From left: Bottega Veneta; 3.1 Phillip Lim; Christopher Raeburn; Gucci, all spring/summer 2014
From left: Bottega Veneta; 3.1 Phillip Lim; Christopher Raeburn; Gucci, all spring/summer 2014 © Catwalking

It’s spring, which means that a young (or even not so young) man’s fancy turns to light jackets. Only recently, many men would have invested in one good winter coat and braved the change of seasons with merely a scarf and gloves to supplement an office suit jacket – or maybe just a trench for April showers. Not any more. But with bomber jackets, trench coats, field coats, peacoats, parkas, performance jackets and more all vying for a spot in the modern man’s wardrobe, what should we look out for?

“If you have to buy just one jacket this season, make it a bomber,” says Toby Bateman, buying director at Mr Porter. “There is a real variation in styles within the bomber category, from cotton versions by Hentsch Man [£250] and Gant Rugger [£150] to luxurious silk-lined suede styles from Gucci [£3,210], reversible cashmere-lined windproof jackets by Loro Piana [£1,565] and butter-soft nubuck styles by Bottega Veneta [£3,450].”

Leather-trimmed wool varsity jacket by Saint Laurent (£1,040)
Leather-trimmed wool varsity jacket by Saint Laurent (£1,040)

Adrian Ward-Rees, director of menswear at Lane Crawford, backs the bomber, too. “The key silhouette in jackets for the next 12 months is the bomber or ‘varsity’ jacket,” he says. “It has been a strong look in most catwalk collections for summer and continues into autumn. The major designer brands for the style are Saint Laurent [leather trim wool twill varsity jacket, £1,040], Lanvin [plaid cotton bomber, £795], Neil Barrett [satin bomber, £1,060] and 3.1 Phillip Lim [cotton blend bomber, £425]. But most of our brands have referenced this silhouette.”

For the most part, the current crop of bombers are based on the classic MA1 flight jacket. The style was developed for US Air Force crews in the late 1940s in high-quality nylon as a lightweight alternative to the original fleece-lined leather “Biggles” jackets of the first world war (these were no longer suited to the higher altitudes flown). Decades later, the same jacket was appropriated by street-style tribes from 1970s skinheads to 1980s clubland hipsters. A regular fixture in magazines the Face and i-D, in its 1980s heyday the MA1 was reimagined by designers such as Jean Paul Gaultier and Katharine Hamnett.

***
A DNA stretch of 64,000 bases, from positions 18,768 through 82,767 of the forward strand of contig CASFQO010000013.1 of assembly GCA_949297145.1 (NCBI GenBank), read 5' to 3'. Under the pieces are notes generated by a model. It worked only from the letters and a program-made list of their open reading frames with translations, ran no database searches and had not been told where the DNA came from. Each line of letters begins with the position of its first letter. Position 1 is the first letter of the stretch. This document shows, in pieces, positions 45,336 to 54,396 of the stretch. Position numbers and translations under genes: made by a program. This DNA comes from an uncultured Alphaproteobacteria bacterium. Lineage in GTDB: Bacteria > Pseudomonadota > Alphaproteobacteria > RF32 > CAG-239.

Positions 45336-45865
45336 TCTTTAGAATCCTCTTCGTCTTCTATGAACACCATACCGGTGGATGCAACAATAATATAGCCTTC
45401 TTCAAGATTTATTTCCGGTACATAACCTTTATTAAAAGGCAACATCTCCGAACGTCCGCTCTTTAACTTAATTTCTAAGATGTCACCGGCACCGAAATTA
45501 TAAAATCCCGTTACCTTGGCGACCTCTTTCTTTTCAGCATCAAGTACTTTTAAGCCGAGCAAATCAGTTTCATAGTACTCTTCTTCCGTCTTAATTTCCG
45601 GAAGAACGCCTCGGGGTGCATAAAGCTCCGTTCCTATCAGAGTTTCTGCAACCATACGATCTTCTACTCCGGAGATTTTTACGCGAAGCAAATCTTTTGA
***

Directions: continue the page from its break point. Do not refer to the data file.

As with all styles with a past, though, if you wore it “back in the day”, is it wise to revisit the same look now?

“I wouldn’t normally advocate wearing an item of clothing that you wore the first time around,” says Gordon Richardson, creative director of Topman, a store that stocks several variations of the bomber style (from £30). “But if bought wisely, the bomber can take years off you – which is no bad thing.”

The bomber may be a popular look for lighter jackets but it is not the only one. “Windcheaters are also one of the key jacket styles this season,” says Bateman. “We’ve seen the trend develop out of the blending of sportswear and street style. Men like technical fabrics and functional designs – they make jackets practical for taking on and off, or packing up in a bag as [the weather] gets warmer.” Indeed, what was once called a cagoule is now not only acceptable outerwear but decidedly cool. Lanvin’s hooded lightweight jackets (£1,375) are a sophisticated take on the windcheater shape, as are pack-away jackets by Christopher Raeburn (£240).

Eleanor Robinson, designer-wear buyer at Selfridges in London, agrees. “Sportswear is a huge influence this season,” she says, citing “colourful 1990s-influenced street shapes at Raf Simons [diagonal colour block blouson, £535] and MSGM [floral printed hooded jacket, £310].”

Raincoat by Stutterheim (£200)
Raincoat by Stutterheim (£200)

Those not entirely convinced by a pac-a-mac costing three figures might take comfort in something more structured. “The raincoat is an important and easy-to-wear option,” says Robinson. “A streamlined style works well over summer suiting and is smart enough for the office. New Scandinavian brand Stutterheim offers a classic version [PVC coated rain mac, £200] and Riccardo Tisci’s ‘camo’ style for Givenchy [£1,150] also fuses practicality with an edge.”

Topman’s Richardson says: “A single-breasted three-quarter-length mac is the best choice for wearing over tailoring. The proportions will allow the suit to sit well as anything too cropped will nip in at the waist and distort the suit’s line.”

In New York, Phillip Lim hedged his bets by showing everything from bomber and biker jackets to lightweight summer macs. “There is always a sense of casualness in my clothes,” says Lim. “But this season I wanted to make real pieces for everyday life.” Although he favours a mix of styles, he admits that the summer mac might work best for most men. “I guess the most office-appropriate style in the collection is the classic car coat in a really lightweight fabric [in blue or red, $850] which can be worn over a suit or more casually with jeans and a T-shirt at the weekend.”

The Perfecto-inspired biker style has become ubiquitous over the past few years. “Bomber jackets are a great day-to-day piece but I still strongly feel the biker is a staple for every man’s wardrobe,” says Raphael Elicha, co-founder of French label The Kooples. “My personal favourite is our biker jacket with leather panels [£295]. It works well with a simple sweater and a pair of skinny trousers or can be worn in the evening with a black shirt and black jeans.”

Yes, biker jackets are still big news but, Toby Bateman warns, “I wouldn’t recommend wearing a traditional leather Perfecto in a corporate working environment. Not unless you have the motorbike to back it up.”



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